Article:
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The concept of electrons may have first been introduced in our chemistry classes with neat, easy-to-follow Bohr models. But what happens when they don’t act the way scientists anticipate? Graduate student Kirsty Scott and Professor Eduardo H. da Silva Neto from the Yale Department of Physics set out to discover the nature of these so-called “strange metals.”
According to basic quantum mechanics, an electron can be described as a quantum mechanical wave. “But in the strange metal phase, the wave description seems to not be applicable, which leaves us in a position where even the most advanced theories don’t seem able to explain what’s going on,” da Silva Neto said.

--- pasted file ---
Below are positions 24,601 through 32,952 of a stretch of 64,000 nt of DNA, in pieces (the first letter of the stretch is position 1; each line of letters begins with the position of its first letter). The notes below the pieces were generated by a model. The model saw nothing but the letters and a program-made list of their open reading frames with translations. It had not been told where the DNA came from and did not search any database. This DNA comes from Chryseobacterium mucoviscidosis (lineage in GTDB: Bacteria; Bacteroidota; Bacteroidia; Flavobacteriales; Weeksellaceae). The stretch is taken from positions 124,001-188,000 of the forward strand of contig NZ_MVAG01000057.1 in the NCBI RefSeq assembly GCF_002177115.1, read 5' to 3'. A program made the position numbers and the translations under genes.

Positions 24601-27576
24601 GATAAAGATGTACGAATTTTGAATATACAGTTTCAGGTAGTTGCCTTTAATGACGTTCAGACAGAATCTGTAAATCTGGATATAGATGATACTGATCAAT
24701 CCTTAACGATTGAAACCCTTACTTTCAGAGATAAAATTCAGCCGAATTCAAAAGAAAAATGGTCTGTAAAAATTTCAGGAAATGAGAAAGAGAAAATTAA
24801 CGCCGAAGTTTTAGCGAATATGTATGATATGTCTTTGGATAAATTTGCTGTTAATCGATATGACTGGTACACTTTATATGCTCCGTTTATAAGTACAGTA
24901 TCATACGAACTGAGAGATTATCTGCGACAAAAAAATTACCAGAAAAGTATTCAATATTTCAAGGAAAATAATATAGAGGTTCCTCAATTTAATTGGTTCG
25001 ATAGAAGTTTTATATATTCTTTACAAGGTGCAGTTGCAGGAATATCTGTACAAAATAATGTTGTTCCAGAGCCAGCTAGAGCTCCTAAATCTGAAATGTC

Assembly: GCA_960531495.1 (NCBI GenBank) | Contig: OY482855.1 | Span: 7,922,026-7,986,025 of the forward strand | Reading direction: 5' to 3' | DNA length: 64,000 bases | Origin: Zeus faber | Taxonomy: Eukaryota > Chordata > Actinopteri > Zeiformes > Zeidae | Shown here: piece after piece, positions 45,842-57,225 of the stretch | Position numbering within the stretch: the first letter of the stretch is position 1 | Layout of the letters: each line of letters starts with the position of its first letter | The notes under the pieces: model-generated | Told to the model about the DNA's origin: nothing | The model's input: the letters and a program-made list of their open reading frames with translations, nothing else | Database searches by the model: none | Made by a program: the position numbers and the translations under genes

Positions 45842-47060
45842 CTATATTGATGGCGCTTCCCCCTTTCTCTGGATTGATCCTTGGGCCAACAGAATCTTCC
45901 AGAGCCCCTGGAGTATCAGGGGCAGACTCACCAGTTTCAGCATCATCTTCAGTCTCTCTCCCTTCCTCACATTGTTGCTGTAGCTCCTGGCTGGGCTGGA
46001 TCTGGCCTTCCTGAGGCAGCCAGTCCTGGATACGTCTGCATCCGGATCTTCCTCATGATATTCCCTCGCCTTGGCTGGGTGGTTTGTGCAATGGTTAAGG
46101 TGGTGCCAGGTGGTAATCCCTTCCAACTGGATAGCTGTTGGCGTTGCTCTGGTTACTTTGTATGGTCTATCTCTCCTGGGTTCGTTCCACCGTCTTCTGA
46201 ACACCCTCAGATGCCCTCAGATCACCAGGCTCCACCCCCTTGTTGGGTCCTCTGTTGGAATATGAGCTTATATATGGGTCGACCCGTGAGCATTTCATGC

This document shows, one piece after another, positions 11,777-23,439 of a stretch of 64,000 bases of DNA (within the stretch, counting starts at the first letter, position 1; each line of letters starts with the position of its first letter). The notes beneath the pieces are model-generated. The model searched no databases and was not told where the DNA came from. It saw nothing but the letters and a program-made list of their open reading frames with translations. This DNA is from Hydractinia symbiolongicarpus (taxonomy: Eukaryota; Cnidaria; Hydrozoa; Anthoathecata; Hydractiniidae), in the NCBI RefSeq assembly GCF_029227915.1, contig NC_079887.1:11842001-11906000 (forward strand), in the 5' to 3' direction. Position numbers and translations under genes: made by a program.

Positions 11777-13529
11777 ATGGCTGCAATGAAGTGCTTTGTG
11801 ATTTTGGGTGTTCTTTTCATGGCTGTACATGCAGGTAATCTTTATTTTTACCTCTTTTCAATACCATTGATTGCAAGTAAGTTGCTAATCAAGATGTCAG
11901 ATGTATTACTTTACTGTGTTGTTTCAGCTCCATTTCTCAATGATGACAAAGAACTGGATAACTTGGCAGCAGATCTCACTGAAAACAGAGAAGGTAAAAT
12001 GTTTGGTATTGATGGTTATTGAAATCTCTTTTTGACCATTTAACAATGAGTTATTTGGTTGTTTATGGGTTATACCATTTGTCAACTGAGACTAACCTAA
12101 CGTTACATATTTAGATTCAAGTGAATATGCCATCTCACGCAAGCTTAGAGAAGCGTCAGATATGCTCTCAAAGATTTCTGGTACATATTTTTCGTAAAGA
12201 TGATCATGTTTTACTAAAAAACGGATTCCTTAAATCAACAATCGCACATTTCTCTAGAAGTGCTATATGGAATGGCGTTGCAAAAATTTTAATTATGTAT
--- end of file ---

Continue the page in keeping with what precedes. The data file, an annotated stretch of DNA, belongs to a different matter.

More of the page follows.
The researchers were determined to uncover what happens at the electron level within these metals. Using a method called resonant inelastic X-ray scattering, they found a ‘quasi-circular’ pattern in the way electrons scatter at low energies. This means that when an electron changes direction while moving, it is free to change to any direction. ‘Quasi-circular’ patterns have typically been assumed to be necessary for strange metals, but have not, until now, been directly measured.
Matter matters. Scott, the leader of this study, believes that knowledge of the materials we use shapes our technology and therefore the society around us, as evidenced by historical periods like the “Stone Age” and the “Bronze Age” being defined by the materials of their time. Scott is enthusiastic about being part of a scientific endeavor where the study of novel material behaviors could usher in society’s next epoch.